The Old Testament often gets a bad rap, arguably due to the perceived difference between the actions of God during that period of history as compared to what transpires in the New Testament. The God of the Old Testament is at times viewed as one of malicious rage compared to the grace and loving mercy of His Son. Noted atheist Richard Dawkins even went so far as to describe the God of the Old Testament as “arguably the most unpleasant character in all fiction: jealous and proud of it; a petty, unjust, unforgiving control-freak; a vindictive, bloodthirsty ethnic cleanser; a misogynistic, homophobic, racist, infanticidal, genocidal, filicidal, pestilential, megalomaniacal, sadomasochistic, capriciously malevolent bully.”
Is the statement by Dawkins true or does it represent a complete and utter misunderstanding of what God was up to in the Old Testament? Author and theologian Walter Kaiser takes a look at many of the questions posed about God and His actions in the Old Testament in his latest book Tough Questions about God and His Actions in the Old Testament.
Kaiser addresses these issues using the approach of comparing what some believe to be true about God’s actions in the Old Testament and then digs into the truth of Scripture to examine if the aforementioned beliefs have any facticity to them. Is God merciful or full of wrath? Is He peaceful or devoted to ethnic cleansing? Does God speak the truth or does He occasionally slip in a fib to accomplish His goals? Did God utilize the method of evolution or was everything created by His word? What about law and grace? Is He accepting of polygamy or did He really desire one man and one woman to form the basis for marriage? Is God truly sovereign or does Satan give God all He can handle? Does God know all or is He perhaps just the great cosmic guesser? Does God promote male domination of women or does the Bible teach woman is man’s helpmate? Finally, what about those dietary laws.
These topics often form the basis for debate between those who affirm the truth of Scripture and those who seek to deny God is who the Bible says He is all about. Understanding how to respond to such questions is vital when doing apologetics, especially with those determined to present God as a fallible power hungry maniacal being. Throughout this book, Kaiser does a great job of looking at the biblical text, given that is where we find God revealing His character and actions.
A couple of chapters I found most intriguing were Kaiser’s discussion of creation versus evolution and his comments on the dietary laws. In relation to his comments on creation versus evolution, it is clear that Kaiser is not fond of evolutionary dogma and he aptly notes how the Gap Theory’s presentation is found wanting of any biblical support. It did seem as if Kaiser danced around the topic of how to treat the days of creation. I was left wondering just a bit where he stands on that particular issue; however, Kaiser did make it quite clear that Scripture in no way supports God as using evolution to bring all things into being.
It was a bit interesting to see Kaiser address the issue of the dietary laws. One would not normally view such an issue as representing a God who displays the actions someone like Dawkins believes took place. After all, what would be the big deal of God establishing some food as acceptable with other options not being available for the Israelite palate? The New Testament changed all that anyway so it must have been simply a symbolic separation of Israel from the surrounding nations, allegory, or because at some point in the future, the unclean animals could be properly handled. This is actually a topic I have been digging into quote a bit of late and I found Kaiser’s discussion points to be quite on point. The typical passages used to support the cessation of the dietary laws, when examined a bit closer, actually speak of issues such as meat sacrificed to idols with no connection to the overall dietary law construct. Kaiser presents grammatical issues that must be addressed and that are often overlooked which provide some greater insight into for example what Jesus was addressing in passages such as Mark 7:19. I also found his comments on Acts 15 to be enlightening, especially since this is one of the texts often used as proof the dietary laws were brought to an end. The point of Kaiser’s comments is not to state that holiness or salvation is connected with what one eats. What he does point out is something important, namely that these laws from God “show us that how we live is just as important as what we say we believe.” There will certainly be some who might take issue with his comments on these dietary laws, especially those committed to declaring that the entire Old Covenant construct was nailed to the cross. Those who might take opposition to his comments would do well to at least consider the linguistic and contextual arguments he presents. I found them to be quite compelling and something I will study further.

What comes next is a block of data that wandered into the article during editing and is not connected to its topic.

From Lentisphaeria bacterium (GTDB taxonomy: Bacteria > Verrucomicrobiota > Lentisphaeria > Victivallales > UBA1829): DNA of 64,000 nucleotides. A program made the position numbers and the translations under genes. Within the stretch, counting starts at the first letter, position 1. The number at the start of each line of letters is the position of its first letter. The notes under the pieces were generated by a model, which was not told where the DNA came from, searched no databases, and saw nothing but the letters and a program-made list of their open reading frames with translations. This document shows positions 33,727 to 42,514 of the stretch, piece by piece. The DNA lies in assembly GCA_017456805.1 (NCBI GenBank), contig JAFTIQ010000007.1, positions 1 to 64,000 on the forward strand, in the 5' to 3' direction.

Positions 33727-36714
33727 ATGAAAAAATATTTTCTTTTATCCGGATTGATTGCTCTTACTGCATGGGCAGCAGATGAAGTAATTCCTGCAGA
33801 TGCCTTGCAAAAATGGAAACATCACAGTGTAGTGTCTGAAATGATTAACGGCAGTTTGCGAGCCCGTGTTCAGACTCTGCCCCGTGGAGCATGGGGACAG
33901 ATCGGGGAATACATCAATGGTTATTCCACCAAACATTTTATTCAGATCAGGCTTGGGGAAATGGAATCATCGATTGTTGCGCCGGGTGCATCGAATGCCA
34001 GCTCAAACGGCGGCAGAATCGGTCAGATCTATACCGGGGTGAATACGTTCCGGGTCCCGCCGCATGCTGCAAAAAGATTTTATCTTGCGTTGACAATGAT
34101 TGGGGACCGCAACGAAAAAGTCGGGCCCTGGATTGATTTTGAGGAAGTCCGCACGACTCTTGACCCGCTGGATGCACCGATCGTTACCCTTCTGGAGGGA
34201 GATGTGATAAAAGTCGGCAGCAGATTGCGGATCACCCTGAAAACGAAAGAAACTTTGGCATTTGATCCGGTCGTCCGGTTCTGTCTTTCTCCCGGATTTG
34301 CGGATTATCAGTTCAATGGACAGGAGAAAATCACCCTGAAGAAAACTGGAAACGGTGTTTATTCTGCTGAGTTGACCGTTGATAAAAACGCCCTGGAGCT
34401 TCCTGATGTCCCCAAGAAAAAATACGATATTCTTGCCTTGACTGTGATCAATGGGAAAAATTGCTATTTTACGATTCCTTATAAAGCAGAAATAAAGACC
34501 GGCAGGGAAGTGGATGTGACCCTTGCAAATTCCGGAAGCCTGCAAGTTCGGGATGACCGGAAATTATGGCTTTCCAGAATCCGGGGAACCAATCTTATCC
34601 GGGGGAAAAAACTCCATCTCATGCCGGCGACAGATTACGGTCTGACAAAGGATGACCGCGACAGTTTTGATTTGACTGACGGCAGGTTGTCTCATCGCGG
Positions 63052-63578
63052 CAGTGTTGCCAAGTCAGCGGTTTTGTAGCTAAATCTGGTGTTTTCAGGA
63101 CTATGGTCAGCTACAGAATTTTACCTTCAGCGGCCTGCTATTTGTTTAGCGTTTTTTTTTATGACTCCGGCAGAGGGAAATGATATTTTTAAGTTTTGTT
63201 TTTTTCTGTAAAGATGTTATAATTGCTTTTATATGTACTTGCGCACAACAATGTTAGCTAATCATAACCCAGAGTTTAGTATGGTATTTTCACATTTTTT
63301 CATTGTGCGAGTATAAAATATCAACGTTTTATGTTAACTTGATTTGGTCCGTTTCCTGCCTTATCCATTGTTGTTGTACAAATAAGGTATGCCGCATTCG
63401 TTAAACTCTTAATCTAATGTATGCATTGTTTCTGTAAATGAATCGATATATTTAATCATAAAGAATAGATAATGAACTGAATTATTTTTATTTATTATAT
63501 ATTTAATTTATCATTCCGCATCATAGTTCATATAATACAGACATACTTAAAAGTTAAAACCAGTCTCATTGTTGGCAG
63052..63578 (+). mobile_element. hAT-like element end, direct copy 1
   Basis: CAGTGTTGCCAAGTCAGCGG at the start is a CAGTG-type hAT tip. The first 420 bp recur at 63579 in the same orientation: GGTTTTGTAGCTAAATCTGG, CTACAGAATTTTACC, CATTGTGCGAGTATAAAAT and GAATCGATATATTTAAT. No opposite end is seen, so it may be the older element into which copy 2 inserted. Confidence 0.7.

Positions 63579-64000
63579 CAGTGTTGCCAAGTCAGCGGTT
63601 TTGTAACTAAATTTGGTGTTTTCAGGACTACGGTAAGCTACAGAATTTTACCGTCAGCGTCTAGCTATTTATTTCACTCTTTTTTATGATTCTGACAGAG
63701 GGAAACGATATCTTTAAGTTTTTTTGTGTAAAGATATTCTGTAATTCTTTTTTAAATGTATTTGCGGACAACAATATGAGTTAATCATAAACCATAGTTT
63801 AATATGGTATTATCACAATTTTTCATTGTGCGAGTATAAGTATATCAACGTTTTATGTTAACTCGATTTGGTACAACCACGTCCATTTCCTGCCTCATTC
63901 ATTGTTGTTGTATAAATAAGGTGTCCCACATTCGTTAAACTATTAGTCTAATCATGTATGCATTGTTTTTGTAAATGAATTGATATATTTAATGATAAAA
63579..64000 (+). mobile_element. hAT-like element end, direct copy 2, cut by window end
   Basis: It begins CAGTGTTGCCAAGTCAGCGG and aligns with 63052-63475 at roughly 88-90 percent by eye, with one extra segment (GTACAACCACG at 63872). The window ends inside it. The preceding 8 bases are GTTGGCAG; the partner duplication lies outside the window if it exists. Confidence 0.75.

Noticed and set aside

If you have every wondered why it seems God acts differently in the Old Testament than He seems to in the New Testament or if that conflict has ever been presented to you as a means to deny Scripture, Kaiser’s book is one I would recommend you read. He does a great job of examining the arguments, rooting his comments in the evidence we can find from the pages of Scripture. This book will serve as a valuable tool for examining the reality that God is not schizophrenic. In fact, the complete opposite is true and it is that consistency of character which Kaiser aptly reveals in this book.
I received this book for free from Kregel Publications and the opinions I have expressed are my own. I am disclosing this in accordance with the Federal Trade Commission’s 16 CFR, Part 255 : “Guides Concerning the Use of Endorsements and Testimonials in Advertising.”